Senator Lindsey Graham put it crisply. “This thing will come to the Senate, and it will die quickly, and I will do everything I can to make it die quickly,” he said. “I am trying to give a pretty clear signal I have made up my mind. I’m not trying to pretend to be a fair juror here.”
Senate Majority Leader Mitch McConnell, speaking to Fox News, was even more explicit. “Everything I do during this, I’m coordinating with White House counsel. There will be no difference between the president’s position and our position as to how to handle this to the extent that we can,” he said. “We have no choice but to take [the impeachment trial] up, but we will be working through this process, hopefully in a fairly short period of time, in total coordination with the White House counsel’s office and the people who are representing the president in the well of the Senate.”
The two senators appear to need a brief remedial course on their constitutional obligations. Article I, Section 3, Clause 6 of the Constitution declares that “the Senate shall have the sole Power to try all Impeachments.” And when the Senate is sitting “for that Purpose, [senators] shall be on Oath or Affirmation.”
The requirement of a special oath for senators sitting as impeachment triers of fact is unique in the document. Senators don’t swear a special oath to engage in the appropriations process or to consider judicial nominations or to propose health-care legislation. They don’t even swear a special oath to consider a declaration of war or an authorization to use military force. But they do when the Senate sits as the trial forum for impeachment, at which point it becomes a non-legislative tribunal with a wholly different institutional purpose and face.
“Before proceeding to the consideration of the articles of impeachment,” according to the standing rules of Senate impeachment trials, “the Presiding Officer shall administer the oath hereinafter provided to the members of the Senate then present and to the other members of the Senate as they shall appear, whose duty it shall be to take the same.”
The oath “hereinafter provided” does not oblige senators to act “in total coordination with the White House counsel and attorneys for the accused”; nor does it commit them to doing “everything I can to make this trial die quickly” and to not “pretend to be a fair juror here.” Rather, the oath that both Graham and McConnell will swear reads as follows: “I solemnly swear (or affirm, as the case may be) that in all things appertaining to the trial of the impeachment of Donald J. Trump, now pending, I will do impartial justice according to the Constitution and laws: So help me God.’’
If reconciling either Graham’s or McConnell’s comments with the text of this oath seems tricky, that’s because there is nothing impartial about what either man said about his role. A trier of fact is not impartial when he declares publicly that he is coordinating positions with the defendant and that there will be no daylight between their stances. There is also nothing impartial about declaring oneself to be, well, not impartial.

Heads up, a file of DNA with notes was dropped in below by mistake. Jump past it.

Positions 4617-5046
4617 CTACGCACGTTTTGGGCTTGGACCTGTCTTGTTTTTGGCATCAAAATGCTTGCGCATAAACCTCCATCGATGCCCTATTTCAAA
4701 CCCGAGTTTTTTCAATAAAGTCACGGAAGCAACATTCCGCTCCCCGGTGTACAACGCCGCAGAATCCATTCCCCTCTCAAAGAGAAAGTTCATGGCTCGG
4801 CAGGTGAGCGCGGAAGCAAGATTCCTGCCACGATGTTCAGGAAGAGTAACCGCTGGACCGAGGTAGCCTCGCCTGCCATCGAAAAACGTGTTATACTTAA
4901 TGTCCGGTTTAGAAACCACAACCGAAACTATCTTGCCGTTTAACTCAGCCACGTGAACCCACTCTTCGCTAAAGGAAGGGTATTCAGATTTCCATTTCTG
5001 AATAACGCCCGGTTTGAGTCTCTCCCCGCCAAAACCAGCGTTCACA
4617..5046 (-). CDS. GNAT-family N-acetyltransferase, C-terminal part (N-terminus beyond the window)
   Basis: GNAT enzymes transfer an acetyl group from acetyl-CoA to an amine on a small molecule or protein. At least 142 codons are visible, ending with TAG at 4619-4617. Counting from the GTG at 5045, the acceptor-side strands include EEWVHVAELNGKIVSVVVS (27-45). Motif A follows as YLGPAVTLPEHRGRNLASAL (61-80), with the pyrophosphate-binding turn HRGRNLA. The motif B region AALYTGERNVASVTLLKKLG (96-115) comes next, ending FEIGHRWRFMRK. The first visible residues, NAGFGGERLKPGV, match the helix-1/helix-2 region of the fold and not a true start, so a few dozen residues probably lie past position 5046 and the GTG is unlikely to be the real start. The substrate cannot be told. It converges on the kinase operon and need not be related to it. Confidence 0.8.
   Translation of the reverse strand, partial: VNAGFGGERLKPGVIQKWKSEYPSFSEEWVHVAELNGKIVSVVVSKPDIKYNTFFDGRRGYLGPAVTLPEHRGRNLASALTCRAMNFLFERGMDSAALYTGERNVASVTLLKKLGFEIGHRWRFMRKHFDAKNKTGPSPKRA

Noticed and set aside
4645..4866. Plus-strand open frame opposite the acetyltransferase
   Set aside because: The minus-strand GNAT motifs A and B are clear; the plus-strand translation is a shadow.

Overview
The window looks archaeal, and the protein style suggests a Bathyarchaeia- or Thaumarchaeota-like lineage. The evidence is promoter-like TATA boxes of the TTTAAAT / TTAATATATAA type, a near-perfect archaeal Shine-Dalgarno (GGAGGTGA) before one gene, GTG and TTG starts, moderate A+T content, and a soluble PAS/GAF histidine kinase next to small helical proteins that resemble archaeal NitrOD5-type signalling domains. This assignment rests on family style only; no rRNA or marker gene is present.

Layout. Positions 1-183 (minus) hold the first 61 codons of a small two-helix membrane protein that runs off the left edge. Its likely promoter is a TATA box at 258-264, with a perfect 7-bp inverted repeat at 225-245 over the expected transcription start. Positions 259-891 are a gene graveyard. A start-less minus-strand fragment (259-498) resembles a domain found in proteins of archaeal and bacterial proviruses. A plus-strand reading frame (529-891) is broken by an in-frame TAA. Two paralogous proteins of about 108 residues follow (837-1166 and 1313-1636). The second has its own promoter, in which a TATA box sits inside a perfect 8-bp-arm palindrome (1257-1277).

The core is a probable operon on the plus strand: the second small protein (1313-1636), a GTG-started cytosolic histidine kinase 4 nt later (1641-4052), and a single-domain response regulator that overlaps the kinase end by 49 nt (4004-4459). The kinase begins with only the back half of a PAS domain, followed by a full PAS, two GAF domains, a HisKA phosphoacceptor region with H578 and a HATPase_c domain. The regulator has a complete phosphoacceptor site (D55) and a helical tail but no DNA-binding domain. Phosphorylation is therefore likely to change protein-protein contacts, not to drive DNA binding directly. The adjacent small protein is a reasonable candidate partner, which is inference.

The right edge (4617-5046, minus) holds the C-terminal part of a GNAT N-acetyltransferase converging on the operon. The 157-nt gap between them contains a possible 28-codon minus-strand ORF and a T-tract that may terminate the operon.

So what are we to make of it when two senior senators, one of whom is the Senate majority leader and purports to speak for his party’s caucus, have publicly precommitted themselves to violating the oath they are both constitutionally obliged to take?
To be fair, a number of senators have commented extensively on the evidence and said publicly whether they think the president has committed impeachable offenses. Among McConnell and Graham’s colleagues on the Republican side of the aisle, Senator Ted Cruz flatly declared that the impeachment effort is “going to go nowhere” in the Senate. Meanwhile, Senator Ron Johnson has written that the impeachment inquiry is “a continuation of a concerted, and possibly coordinated, effort to sabotage the Trump administration that began in earnest the day after the 2016 presidential election”—a statement that leaves little doubt as to which way Johnson will be voting in the Senate. And Cruz and Johnson are far from alone among Senate Republicans, many of whom have slammed the upcoming trial in similar language.
Democrats have been commenting, too. Senator Elizabeth Warren has been among the most outspoken: “Of course I will,” she answered when asked during the November Democratic presidential debate whether she would vote to convict Trump. Among her fellow presidential candidates, other serving senators are somewhat more circumspect but have nevertheless left little doubt about which way they will vote. Senator Cory Booker, for example, said after the House Judiciary Committee vote on articles of impeachment that “this president violated his oath and eroded the trust of the American people—it’s our moral obligation as jurors in the Senate to proceed in this solemn process in an honorable and deliberate way.”
But declaring, or hinting, that the evidence is adequate or inadequate for removal is a step short of outright promising to be unfair or to coordinate positions with the White House. While forward-leaning comments by senators are, in our view at least, inappropriate, one might defend them on the grounds that much of the evidence is uncontested. So Warren might have an argument that, say, the uncontested facts justify a removal vote, so no possible presentation of evidence at the trial could persuade her to vote otherwise. And Cruz and Johnson might conversely take the view that, even assuming the worst, they know what they think and there are no circumstances in which they would vote to convict.